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Oho Topples Hoshoryu to Create Three-Way Tie For the Lead at Kyushu Basho

The rank-and-filer dominated his Mongolian opponent to set up a thrilling finish in the 15-day Kyushu Basho.

Oho beats Mongolian Hoshoryu on Day 12 of the Kyushu Grand Sumo Tournament in Fukuoka on November 24. (ⒸSANKEI)

Rank-and-filer Oho defeated Mongolian Hoshoryu on Thursday, November 24 to create a three-way tie for the lead heading into the final three days of the Kyushu Grand Sumo Tournament.

No. 13 maegashira Oho, who is 22, swatted down sekiwake Hoshoryu in Thursday’s featured bout at Fukuoka Kokusai Center, giving both wrestlers a 10-2 record.

Hoshoryu, 23, had won eight bouts in a row but was completely overwhelmed by the younger Oho, who dodged to his side after the face-off and, showing the poise of a veteran, calmly swatted his opponent to the dirt surface.

Top maegashira Takayasu hauled down sixth-ranked maegashira Ryuden in an earlier bout to also improve to 10-2.

Takayasu, Hoshoryu and Oho are all chasing their first Emperor’s Cup.

Both Hoshoryu and Oho have strong family ties to the sport’s elite.

Mongolian Hoshoryu is the nephew of former yokozuna Asashoryu.  Oho is the son of former sekiwake Takatoriki and the grandson of former yokozuna Taiho.

Hoshoryu's Rise in Prominence

The 23-year-old Hoshoryu has shown steady progress since being promoted to the elite makunouchi division in September of 2020.

His breakout tournament was in July of 2021 when he went 10-5 as a No. 5 maegashira and won a Technique Prize for that showing.

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He went 11-4 in the New Year tournament in January and was promoted to komusubi for the Spring Basho.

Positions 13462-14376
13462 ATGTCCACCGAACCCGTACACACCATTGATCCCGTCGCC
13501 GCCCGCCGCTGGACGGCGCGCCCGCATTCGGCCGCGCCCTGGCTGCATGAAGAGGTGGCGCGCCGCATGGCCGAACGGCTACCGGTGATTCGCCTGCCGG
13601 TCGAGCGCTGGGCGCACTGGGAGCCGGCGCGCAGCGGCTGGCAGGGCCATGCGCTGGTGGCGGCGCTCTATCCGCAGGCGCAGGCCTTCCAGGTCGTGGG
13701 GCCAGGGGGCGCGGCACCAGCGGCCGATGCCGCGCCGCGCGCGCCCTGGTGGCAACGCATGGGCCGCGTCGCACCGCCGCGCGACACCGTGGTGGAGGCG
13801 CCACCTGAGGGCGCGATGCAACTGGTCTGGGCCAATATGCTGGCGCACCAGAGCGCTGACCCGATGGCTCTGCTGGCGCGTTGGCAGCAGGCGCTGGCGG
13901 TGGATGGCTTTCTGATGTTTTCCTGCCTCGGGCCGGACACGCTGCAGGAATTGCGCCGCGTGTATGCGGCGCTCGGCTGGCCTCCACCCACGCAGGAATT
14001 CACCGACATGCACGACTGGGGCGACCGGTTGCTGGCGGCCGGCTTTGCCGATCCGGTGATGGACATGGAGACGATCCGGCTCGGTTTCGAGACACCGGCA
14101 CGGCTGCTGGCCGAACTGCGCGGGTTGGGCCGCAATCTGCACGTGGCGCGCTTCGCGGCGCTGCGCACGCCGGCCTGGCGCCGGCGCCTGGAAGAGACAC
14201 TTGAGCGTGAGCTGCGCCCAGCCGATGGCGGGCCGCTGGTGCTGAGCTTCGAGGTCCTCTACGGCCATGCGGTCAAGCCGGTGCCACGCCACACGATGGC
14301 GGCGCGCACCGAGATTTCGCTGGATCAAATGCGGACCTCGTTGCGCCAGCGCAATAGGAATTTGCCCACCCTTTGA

After racking up winning records in three straight tournaments, he was promoted to sekiwake for the September tournament where he went 8-7.

A Look at Oho's Year in Sumo

Oho was promoted to the makunouchi division for the New Year tournament as a No. 18 maegashira.

He got off to a solid start going 7-3 over the first 10 days, but then lost all five of his remaining bouts to finish at 7-8.

His best result in the top flight so far has been an 8-7 record as a No. 15 maegashira in the July meet in Nagoya.

In the previous tournament in September, Oho once again got off to a good start but faltered over the second week, losing his last five bouts to finish at 8-7.

Takayasu Chasing Elusive First Title

Compared to Oho and Hoshoryu, Takayasu, at 28, is a wily veteran. He has come close to winning the title many times, but has always come up short.

Takayasu will face Oho on Friday, while Hoshoryu squares off against ozeki Takakeisho.

In other major bouts on Day 12, No. 9 maegashira Abi kept his title hopes alive when he deployed a spectacular arm throw to send sekiwake Wakatakakage sprawling to the dirt surface.

Abi improved to 9-3 while Wakatakakage fell to 6-6.

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Ozeki Takakeisho is still very much in the hunt after he deployed a barrage of arm thrusts to the upper body to all but eliminate Nishikifuji from contention.

Takakeisho picked up his ninth win in 12 matches. Fifth-ranked maegashira Nishikifuji slipped to 8-4.

Rank-and-filer Kagayaki is also in the group of three wrestlers at 9-3 after he shoved out top maegashira Kotonowaka, who was handed his fifth loss against seven wins.

Shodai Falls to 5-7

In the day’s final bout, komusubi Kiribayama defended well against Shodai after the face-off and then used several powerful arm thrusts to send the ozeki out over the edge.

It was a crucial blow to Shodai, who needs a winning record in this tournament to maintain his ozeki status for the next basho. He dropped to 5-7 and now needs to win all three of his remaining bouts. Mongolian Kiribayama improved to 8-4.

Author: Jim Armstrong

The author is a longtime journalist who has covered sports in Japan for over 25 years. You can find his articles here.

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